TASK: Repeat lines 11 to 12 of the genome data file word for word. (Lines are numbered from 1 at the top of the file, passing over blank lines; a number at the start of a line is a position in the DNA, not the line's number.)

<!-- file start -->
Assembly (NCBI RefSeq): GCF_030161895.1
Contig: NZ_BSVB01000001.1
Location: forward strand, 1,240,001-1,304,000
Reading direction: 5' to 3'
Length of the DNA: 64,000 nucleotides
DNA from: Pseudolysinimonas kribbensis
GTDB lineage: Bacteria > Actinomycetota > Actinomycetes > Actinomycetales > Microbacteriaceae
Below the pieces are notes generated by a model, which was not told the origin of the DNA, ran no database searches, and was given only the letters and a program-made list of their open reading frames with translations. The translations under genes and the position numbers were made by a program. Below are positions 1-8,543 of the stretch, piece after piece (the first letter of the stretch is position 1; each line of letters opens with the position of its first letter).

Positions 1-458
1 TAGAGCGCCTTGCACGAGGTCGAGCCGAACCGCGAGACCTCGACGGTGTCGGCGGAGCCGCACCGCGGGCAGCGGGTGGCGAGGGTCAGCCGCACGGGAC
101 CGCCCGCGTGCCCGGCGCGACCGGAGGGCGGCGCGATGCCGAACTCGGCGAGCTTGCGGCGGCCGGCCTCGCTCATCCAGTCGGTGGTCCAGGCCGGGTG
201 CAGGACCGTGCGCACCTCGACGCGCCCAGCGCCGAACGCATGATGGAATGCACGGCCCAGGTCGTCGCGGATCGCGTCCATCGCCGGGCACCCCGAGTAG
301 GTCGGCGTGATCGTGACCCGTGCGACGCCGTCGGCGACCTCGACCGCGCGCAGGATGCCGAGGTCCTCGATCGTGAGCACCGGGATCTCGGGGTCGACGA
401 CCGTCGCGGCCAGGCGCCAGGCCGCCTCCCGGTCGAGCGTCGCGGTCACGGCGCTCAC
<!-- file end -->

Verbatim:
101 CGCCCGCGTGCCCGGCGCGACCGGAGGGCGGCGCGATGCCGAACTCGGCGAGCTTGCGGCGGCCGGCCTCGCTCATCCAGTCGGTGGTCCAGGCCGGGTG
201 CAGGACCGTGCGCACCTCGACGCGCCCAGCGCCGAACGCATGATGGAATGCACGGCCCAGGTCGTCGCGGATCGCGTCCATCGCCGGGCACCCCGAGTAG